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ECB Provides Safe Hands for Child Protection

Marcus Trescothick

England international Marcus Trescothick was presented with the NSPCC Standards award © Getty Images

England opening batsman Marcus Trescothick was presented with the NSPCC Standards award in recognition of the ECB’s commitment to child protection, via its Safe Hands programme.

Safe Hands cover

Trescothick, accepting the NSPCC Standards Award for Safeguarding and Protecting Children in Sport on behalf of the ECB, said the Safe Hands - Welfare of Young People in Cricket child protection policy had fostered a safe environment for children of all ages to take up cricket.

“As a father I completely understand the importance of developing a safe setting for kids to participate in sport and in particular cricket,” Trescothick said.

“The welfare and protection of all young people in our sport is of paramount importance and through the Safe Hands programme this Standards award recognises the effectiveness of this important project.”

After introducing the Safe Hands programme over two years ago, the ECB has continued to develop the policy throughout affiliated cricket clubs in England and Wales.

David Collier, ECB Chief Executive, said: “The NSPCC Standards have formed the benchmark for cricket and due to the vast number of committed volunteers involved in the sport ECB has been able to achieve the set criteria.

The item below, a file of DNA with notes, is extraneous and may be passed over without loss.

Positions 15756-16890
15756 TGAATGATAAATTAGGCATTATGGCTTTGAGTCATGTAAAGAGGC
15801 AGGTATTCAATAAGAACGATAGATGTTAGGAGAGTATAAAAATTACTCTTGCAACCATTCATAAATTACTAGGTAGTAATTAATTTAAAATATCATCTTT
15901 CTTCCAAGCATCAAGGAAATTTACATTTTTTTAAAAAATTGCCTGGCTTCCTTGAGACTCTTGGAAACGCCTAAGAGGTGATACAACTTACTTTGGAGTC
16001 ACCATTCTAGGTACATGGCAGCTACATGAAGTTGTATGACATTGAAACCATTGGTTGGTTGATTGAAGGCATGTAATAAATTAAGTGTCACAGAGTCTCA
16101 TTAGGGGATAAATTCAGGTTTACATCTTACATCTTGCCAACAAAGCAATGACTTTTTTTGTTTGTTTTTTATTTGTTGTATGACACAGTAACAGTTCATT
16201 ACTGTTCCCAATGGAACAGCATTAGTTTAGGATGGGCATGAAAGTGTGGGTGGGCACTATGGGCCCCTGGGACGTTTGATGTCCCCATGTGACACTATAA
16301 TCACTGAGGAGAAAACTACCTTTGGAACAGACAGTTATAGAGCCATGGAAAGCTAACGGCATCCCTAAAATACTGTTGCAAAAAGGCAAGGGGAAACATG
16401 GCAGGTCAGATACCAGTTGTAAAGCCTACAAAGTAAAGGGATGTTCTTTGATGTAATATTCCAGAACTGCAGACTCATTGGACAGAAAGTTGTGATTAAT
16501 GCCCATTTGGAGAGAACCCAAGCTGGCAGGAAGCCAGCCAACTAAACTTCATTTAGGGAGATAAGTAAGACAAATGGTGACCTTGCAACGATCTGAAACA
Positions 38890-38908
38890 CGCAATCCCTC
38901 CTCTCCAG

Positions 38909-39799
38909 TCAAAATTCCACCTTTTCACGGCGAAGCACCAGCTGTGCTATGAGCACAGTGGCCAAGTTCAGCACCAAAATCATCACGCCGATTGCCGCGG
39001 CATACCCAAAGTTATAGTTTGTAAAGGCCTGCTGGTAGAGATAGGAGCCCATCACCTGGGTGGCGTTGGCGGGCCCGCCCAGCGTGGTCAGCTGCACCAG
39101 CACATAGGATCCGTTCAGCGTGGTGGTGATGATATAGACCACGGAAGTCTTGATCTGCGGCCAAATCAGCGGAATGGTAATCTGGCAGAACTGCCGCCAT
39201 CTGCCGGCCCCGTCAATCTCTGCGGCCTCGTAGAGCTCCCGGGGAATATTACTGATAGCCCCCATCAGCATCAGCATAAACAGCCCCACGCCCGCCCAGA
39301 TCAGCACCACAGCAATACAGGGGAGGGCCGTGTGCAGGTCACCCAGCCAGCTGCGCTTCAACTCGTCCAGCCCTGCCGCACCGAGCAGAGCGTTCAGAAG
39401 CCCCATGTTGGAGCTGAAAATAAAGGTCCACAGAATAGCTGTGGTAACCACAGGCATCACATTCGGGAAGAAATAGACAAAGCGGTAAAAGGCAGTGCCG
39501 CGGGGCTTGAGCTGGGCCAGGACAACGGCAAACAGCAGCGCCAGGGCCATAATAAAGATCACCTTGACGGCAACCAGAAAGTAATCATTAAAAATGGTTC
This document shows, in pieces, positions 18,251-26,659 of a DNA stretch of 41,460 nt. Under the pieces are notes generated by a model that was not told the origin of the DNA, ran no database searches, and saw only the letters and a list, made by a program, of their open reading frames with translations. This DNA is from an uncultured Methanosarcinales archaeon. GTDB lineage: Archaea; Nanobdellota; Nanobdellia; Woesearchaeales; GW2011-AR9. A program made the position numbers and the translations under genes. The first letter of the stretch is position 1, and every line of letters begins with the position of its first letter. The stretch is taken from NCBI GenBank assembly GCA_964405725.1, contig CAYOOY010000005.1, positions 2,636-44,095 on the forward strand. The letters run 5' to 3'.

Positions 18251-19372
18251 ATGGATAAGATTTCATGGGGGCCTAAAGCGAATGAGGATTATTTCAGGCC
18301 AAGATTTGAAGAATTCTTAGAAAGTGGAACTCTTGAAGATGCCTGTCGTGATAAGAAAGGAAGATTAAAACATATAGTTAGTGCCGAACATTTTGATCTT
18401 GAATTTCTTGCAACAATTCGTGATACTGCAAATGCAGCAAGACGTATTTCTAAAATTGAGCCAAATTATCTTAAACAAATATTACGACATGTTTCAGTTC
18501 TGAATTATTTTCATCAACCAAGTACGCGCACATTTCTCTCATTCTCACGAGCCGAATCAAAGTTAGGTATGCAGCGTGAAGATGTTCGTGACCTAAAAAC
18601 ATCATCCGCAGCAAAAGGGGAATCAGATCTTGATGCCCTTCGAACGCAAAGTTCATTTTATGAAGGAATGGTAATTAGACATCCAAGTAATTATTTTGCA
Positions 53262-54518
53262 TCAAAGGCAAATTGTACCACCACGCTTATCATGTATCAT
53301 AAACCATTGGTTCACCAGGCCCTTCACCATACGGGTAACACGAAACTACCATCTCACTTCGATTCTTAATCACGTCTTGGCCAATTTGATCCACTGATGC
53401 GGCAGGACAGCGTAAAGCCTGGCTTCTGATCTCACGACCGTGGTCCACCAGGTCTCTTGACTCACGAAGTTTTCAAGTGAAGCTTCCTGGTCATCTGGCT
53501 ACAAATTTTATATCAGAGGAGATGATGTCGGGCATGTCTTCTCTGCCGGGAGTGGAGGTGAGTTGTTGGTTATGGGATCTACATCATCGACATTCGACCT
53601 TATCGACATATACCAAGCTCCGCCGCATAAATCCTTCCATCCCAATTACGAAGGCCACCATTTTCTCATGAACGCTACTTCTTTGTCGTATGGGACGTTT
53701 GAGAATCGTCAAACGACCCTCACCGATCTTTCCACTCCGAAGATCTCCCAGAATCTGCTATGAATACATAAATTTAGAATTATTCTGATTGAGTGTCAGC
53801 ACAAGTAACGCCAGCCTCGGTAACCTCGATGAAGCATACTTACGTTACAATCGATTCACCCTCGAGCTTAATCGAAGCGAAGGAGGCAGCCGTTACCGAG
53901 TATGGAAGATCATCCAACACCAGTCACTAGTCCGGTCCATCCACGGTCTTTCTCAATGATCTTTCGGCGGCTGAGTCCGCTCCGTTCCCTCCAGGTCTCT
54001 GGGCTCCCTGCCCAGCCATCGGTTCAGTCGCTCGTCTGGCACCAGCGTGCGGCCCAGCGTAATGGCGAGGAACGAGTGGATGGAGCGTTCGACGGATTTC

“There has been a lot of hard work undertaken across the country to ensure that the sport is adopting and enforcing the ECB Child Protection Policy Safe Hands which underpins all our child protection work.

“Any parent looking to get their child involved in cricket as a consequence of this amazing npower Ashes Test Series, and for all those already involved in the sport, can rest assured that every ECB affiliated club is providing a welcoming and safe environment for kids to enjoy this fantastic sport.”

Steve Boocock, Director of the NSPCC Child Protection in Sport Unit, said: "As cricket becomes ever more popular with children and young people, we need to ensure they are kept safe while enjoying the game.

"Children should not have to suffer abuse of any kind. This partnership with the England and Wales Cricket Board will provide another safe place for children to turn and specialised advice for cricket fans who are concerned about a child's welfare."